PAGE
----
Keeping track of what you can't see

CoviTracker is a COVID-19 contact tracker application for both Android and iOS that respects your privacy.

About CoviTracker

CoviTracker is an open-source, 100% private and anonymous, GPS based, contact tracing application. It uses a sliding window of contact intersection timing to account for potentially contaminated surfaces and atmosphere.

CoviTracker was conceived during a Zoom social meeting on the evening of Friday, April 3 with development work starting on the morning of Saturday, April 4. As of yesterday, Friday, April 11, CoviTracker is about 80% complete. We are were aiming to submit the application to Google and Apple’s stores for review on Monday, April 13.

How It Works

CoviTracker is installed on the user’s smartphone just like any other native application. After prompting the user for permission to access their GPS and permission to send them push notifications, it is relegated to running innocuously in the background. Similar to a step tracker or health app, CoviTracker samples and saves the user’s GPS location on regular intervals. The data that is saved contains ZERO personally-identifying information (PII). A typical location record looks like:

  latitude: 43.651070,
  longitude: -79.347015,
  timestamp: “2020-04-11T13:12:23.431Z”,

Approximately once every 6 hours, or 4x daily, the application connects to our database and retrieves the latest location records that have been voluntarily submitted by users who have tested positive for, or are suspected of, COVID-19. The application sends no data. The application compares the latest retrieved records to all the records the user has stored on their device and if two records compare for time and location, the application notifies the user.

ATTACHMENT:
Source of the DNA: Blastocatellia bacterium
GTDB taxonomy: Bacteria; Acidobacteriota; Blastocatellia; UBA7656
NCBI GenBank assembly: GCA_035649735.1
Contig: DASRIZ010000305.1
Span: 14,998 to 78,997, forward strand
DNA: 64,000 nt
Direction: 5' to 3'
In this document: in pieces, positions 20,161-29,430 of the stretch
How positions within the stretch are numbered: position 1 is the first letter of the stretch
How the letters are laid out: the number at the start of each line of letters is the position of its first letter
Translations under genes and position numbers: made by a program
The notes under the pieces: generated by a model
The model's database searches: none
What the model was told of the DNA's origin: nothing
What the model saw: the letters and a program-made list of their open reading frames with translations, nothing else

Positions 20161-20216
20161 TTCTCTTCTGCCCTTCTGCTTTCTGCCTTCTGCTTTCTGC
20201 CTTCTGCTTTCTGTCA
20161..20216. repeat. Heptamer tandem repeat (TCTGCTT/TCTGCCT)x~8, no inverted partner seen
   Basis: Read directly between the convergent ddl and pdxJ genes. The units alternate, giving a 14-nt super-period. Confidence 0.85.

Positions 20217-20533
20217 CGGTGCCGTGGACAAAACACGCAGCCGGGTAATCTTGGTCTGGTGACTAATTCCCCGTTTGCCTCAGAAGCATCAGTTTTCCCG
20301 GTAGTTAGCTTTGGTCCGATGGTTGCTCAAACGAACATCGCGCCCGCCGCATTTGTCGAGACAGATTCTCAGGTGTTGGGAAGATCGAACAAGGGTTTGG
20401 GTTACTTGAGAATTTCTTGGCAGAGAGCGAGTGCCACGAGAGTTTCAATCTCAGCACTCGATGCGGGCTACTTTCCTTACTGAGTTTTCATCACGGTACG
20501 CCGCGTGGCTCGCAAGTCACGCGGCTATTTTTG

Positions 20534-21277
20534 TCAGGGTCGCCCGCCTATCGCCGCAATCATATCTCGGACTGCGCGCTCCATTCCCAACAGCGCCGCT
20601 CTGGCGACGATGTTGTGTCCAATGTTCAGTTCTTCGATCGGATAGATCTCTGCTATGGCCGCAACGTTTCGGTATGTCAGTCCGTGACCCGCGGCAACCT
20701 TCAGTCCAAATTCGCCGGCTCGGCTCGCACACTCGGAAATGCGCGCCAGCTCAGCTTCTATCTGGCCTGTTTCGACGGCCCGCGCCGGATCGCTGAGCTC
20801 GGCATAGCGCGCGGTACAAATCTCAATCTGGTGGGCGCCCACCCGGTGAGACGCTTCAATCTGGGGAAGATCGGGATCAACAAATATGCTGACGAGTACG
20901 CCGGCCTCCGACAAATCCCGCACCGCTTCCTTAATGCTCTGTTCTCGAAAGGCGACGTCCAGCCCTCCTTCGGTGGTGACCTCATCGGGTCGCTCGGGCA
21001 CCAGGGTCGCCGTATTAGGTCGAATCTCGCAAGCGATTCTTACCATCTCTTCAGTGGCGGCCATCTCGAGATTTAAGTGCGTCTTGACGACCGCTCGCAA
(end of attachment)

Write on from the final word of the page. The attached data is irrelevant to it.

Users, who have either tested positive for COVID-19, or believe they are positive after self-evaluating are encouraged to volunteer their 100% anonymous tracking records to our database for the benefit of all CoviTracker users. The following illustrates what such a record would look like:

  latitude: 43.651070,
  longitude: -79.347015,
  timestamp: “2020-04-11T13:12:23.431Z”,
  status: “SUSPECTED”

In fact, it is identical to the previous example with just the addition of a status indicating whether the user has tested positive or self-evaluated as suspected.

Why Are We Shutting Down?

Yesterday, Friday, April 11, exactly one week after we started developing CoviTracker, Google and Apple announced their partnership to bring contact tracing to their respective platforms. Simply put, Google and Apple have infinitely greater resources and reach than the five volunteers that are working on CoviTracker. For contact tracing to be successful, there needs to be a single unified database of contact information. Unlike a commercial product, we do not believe that users will benefit from competing applications with segmented data stores of contacts and interactions. There is no value to public health and wellbeing if two users come into contact, but the contact cannot be resolved because each user has employed a different application.

We feel that while Google and Apple’s implementation is not as private as ours, their intentions are similar and their ability to attract users far exceeds ours.

Our Technological Solution vs Google/Apple

There are similarities and differences between our approach and that of Google/Apple. The most notable difference is the source of location data. We chose to use the device GPS whereas Google/Apple are opting for BlueTooth Low Energy (BLE).


Our solution logs the physical locations on the user’s device. If it determines there was a potential contact, not only does it notify the user, but it also tells the user when and where the potential interaction happened. We believe that offering this location-based information is important for a number of reasons, not least of which is that the user can then know if anyone was with them. This is especially important if the user was travelling with young children that may not have smartphones of their own.